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What an old GM dress code says about Mary Barra’s leadership style

June 17, 2020, 12:36 PM UTC

Good morning, Broadsheet readers! Morgan Stanley’s former global head of diversity is suing the bank, almost of half of black women in the U.S. say work is where they’re most likely to face racism, and we get a closer look at Mary Barra’s leadership style. Have a productive Wednesday.

– The mind of Mary Barra. If you’re looking for some insight into what makes GM CEO Mary Barra tick, I’d recommend a nugget tucked halfway into Fortune‘s latest Leadership Next podcast.

It comes up in a conversation between our colleagues Ellen McGirt and Geoff Colvin. Geoff, who’s covered Barra and GM for years, tells Ellen about an incident early in Barra’s career, when she was tasked with leading the auto giant’s human resources. When she stepped into the role, she discovered that GM had a 10-page dress code. Well, Barra knew that was “ridiculous,” says Geoff. “She quickly replaced it with a two-word dress code, ‘dress appropriately.'”

That straightforward, no-nonsense approach to leading the company through problems big and small has come to characterize Barra’s run as CEO. And it’s on display in her response to the killing of George Floyd, which Ellen asks her about on the podcast.

Barra talks about the letter she wrote to her company, in which she says she is “both impatient and disgusted by the fact that as a nation, we seem to be placated by the passive discussion of ‘why’… Let’s stop asking ‘why’ and start asking ‘what.’ What are we going to do?”

One of the first steps in answering that question: The company has created an “inclusion advisory board” to guide its actions, with the aim of making GM “the most inclusive company in the world.”

An aim and a board are not an answer—but they are a starting point. To hear more about Barra’s plans, listen to the full podcast here.

Kristen Bellstrom


-She's suing. Marilyn Booker spent 26 years at Morgan Stanley, first as global head of diversity and later in wealth management, before being fired in December. She is now suing the bank for racial discrimination and retaliation; according the NYT, "she believes she was fired because she pushed too hard to get senior executives in that division to embrace her plan to restructure a program for training black financial advisers." She tells the Times: “My story is the same story as those of many black people on Wall Street. Our fate has been tied to the goodness of whatever white person is in charge.” (A spokesman for the bank says it rejects Booker's allegations.) New York Times

-A safe pick? President Trump has nominated Nancy Beck to lead the Consumer Product Safety Commission, which is responsible for reviewing safety information and collecting injury reports for a massive range of consumer products. But NPR reports that some scientists and public health experts are pushing back, saying that Beck, who currently leads chemical and pesticide regulation at the EPA, "has not adequately protected the public from toxic chemicals and pollution over the course of her career." NPR

- Step in the right direction. In the wake of the police killing of Rayshard Brooks, Atlanta Mayor Keisha Lance Bottoms has announced new rules for officers' use of force. Among the reforms: Deescalation techniques will be required before the use of deadly force, and officers will be “duty bound to intercede” when they see other officers employing excessive applications of force. (One might wonder why such rules weren't already in place.) New York Times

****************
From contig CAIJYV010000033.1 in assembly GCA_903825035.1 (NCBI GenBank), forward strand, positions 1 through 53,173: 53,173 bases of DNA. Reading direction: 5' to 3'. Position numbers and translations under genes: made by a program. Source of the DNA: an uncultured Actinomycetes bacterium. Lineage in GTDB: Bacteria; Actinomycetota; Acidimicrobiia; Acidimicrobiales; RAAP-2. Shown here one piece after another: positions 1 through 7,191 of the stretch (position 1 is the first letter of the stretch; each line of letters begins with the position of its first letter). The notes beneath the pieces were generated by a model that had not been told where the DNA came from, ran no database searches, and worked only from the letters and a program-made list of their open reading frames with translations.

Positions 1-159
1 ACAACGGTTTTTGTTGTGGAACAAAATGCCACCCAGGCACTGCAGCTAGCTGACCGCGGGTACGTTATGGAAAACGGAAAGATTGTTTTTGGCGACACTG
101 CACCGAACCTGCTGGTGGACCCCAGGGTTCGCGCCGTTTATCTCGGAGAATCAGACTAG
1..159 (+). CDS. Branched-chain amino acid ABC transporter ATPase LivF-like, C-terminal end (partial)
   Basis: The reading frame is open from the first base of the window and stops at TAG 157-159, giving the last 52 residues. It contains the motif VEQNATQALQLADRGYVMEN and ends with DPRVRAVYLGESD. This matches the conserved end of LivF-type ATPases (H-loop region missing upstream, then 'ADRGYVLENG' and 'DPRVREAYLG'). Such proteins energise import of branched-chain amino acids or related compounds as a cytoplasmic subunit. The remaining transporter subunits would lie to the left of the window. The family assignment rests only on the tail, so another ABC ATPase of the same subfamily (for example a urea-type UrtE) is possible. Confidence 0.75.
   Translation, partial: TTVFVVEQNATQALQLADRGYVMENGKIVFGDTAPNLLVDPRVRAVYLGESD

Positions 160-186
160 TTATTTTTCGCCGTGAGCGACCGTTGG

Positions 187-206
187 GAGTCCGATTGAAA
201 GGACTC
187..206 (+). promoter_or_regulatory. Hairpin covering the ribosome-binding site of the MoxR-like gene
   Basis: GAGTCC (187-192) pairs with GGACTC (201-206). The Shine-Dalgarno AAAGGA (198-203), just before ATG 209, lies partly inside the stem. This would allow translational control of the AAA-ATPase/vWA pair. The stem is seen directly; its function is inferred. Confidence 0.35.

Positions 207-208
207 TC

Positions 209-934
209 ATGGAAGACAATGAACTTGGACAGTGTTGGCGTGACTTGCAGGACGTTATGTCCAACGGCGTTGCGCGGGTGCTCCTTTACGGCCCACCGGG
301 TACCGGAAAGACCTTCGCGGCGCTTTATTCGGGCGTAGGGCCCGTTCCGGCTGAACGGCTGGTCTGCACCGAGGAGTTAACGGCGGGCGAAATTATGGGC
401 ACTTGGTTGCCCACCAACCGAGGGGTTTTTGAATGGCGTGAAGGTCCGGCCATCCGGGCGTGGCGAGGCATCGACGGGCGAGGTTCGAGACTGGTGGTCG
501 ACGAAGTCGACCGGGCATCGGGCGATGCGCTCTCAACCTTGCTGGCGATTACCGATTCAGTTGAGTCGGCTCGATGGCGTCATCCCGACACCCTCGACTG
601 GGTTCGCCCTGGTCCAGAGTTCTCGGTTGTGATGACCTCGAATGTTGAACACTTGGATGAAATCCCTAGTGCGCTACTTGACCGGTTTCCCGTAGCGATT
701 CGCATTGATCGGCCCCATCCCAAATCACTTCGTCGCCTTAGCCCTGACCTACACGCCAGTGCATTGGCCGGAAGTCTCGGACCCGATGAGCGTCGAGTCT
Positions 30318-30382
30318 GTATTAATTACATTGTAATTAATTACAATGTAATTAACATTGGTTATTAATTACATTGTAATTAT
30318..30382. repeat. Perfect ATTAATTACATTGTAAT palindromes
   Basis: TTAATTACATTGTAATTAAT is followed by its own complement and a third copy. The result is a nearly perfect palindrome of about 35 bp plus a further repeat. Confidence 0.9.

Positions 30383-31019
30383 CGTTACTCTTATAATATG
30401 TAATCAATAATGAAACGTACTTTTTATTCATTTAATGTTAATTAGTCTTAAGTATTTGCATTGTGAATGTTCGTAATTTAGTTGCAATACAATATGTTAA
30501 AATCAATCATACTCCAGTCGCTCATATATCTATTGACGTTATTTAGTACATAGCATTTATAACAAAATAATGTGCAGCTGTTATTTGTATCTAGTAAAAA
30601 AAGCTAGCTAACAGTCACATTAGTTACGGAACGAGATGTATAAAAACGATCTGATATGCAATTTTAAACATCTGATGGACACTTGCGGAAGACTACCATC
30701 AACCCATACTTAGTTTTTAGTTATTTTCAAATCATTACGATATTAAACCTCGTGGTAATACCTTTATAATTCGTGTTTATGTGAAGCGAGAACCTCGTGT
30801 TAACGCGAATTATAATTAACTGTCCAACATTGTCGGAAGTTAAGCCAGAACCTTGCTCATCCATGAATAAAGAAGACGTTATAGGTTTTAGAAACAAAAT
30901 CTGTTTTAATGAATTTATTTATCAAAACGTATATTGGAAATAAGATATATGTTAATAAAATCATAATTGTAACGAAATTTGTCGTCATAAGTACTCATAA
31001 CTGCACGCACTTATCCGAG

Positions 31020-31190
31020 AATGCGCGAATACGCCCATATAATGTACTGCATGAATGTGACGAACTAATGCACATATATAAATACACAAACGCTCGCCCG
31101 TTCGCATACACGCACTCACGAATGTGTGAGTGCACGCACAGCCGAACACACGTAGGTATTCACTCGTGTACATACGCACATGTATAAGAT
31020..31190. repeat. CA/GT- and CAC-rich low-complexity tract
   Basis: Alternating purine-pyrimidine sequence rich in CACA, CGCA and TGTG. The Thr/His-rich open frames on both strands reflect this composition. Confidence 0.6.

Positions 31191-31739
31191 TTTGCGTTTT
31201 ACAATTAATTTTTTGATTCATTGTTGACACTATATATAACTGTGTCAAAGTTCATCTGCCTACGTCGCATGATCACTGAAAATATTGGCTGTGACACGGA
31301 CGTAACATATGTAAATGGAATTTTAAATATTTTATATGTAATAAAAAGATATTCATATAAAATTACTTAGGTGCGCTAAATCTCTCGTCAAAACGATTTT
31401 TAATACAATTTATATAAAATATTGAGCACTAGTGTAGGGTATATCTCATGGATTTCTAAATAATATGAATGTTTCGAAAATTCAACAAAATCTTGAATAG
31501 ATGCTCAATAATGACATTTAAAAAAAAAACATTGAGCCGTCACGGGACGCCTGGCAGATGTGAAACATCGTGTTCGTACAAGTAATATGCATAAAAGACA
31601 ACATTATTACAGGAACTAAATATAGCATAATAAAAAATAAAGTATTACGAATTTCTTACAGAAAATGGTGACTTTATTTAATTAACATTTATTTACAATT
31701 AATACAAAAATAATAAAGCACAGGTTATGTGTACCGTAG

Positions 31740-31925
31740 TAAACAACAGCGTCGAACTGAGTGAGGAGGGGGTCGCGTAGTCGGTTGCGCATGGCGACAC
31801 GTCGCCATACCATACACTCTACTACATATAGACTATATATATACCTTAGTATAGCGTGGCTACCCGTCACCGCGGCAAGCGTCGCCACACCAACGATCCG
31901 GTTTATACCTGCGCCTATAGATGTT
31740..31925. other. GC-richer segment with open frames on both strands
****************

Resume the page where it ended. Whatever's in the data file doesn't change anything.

- Racism at work. A new Essence poll of black women in America finds that nearly half of respondents report that the workplace is where they most frequently experience racism. Forty-five percent of black women said they have faced racism while applying to a job and 44% while being considered for a promotion or for equal pay. Essence 

MOVERS AND SHAKERS: Apple diversity chief Christie Smith is leaving the company. Her exit comes as tech firms reckon with racism, though Apple says her departure was planned months ago. Laura Chambers, formerly of Airbnb, has been named CEO of breast pump maker Willow.


- RIP, Nur Omar Mohamed. Rep. Ilhan Omar's father has died due to complications from the coronavirus. Omar was raised by her father and grandfather after her mother died when she was an infant; she and her dad came to the U.S. as refugees from Somalia's civil war in 1995. Politico

- Simone Biles, plaintiff. Simone Biles, the U.S.'s most decorated gymnast, identified herself on Monday as a plaintiff in an ongoing civil case involving USA Gymnastics and the United States Olympic and Paralympic Committee. In signing onto the case, Biles joins 140 other victims of former team doctor Larry Nassar, including Aly Raisman, McKayla Maroney, Kyla Ross, Jordyn Wieber and Jamie Dantzscher. Still actively competing and training for the 2021 Tokyo Games, Biles is in the unique position of suing the same bodies that sanction her sport. ESPN

- Know her name. Sarah Hegazi, who is a lesbian, was one of dozens of Egyptians arrested for waving rainbow flags at a Cairo music festival in 2017. (Homosexuality is not technically illegal in Egypt, but police often use the country's anti-"debauchery" laws to prosecute gay people.) The arrest set off a downward spiral in Hegazi's life, ultimately leading to her suicide last week. New York Times


The subtle significance of Nadiya’s Time to Eat The Ringer

Melinda Gates and MacKenzie Bezos unveil $30M gender equality initiative Geek Wire

7 months pregnant and furloughed The Cut


"This has to be more than about just wearing a T-shirt. It’s about, how can we create real change this time, real change that actually sticks."

-WNBA MVP Breanna Stewart, on going beyond posturing to change systematic racism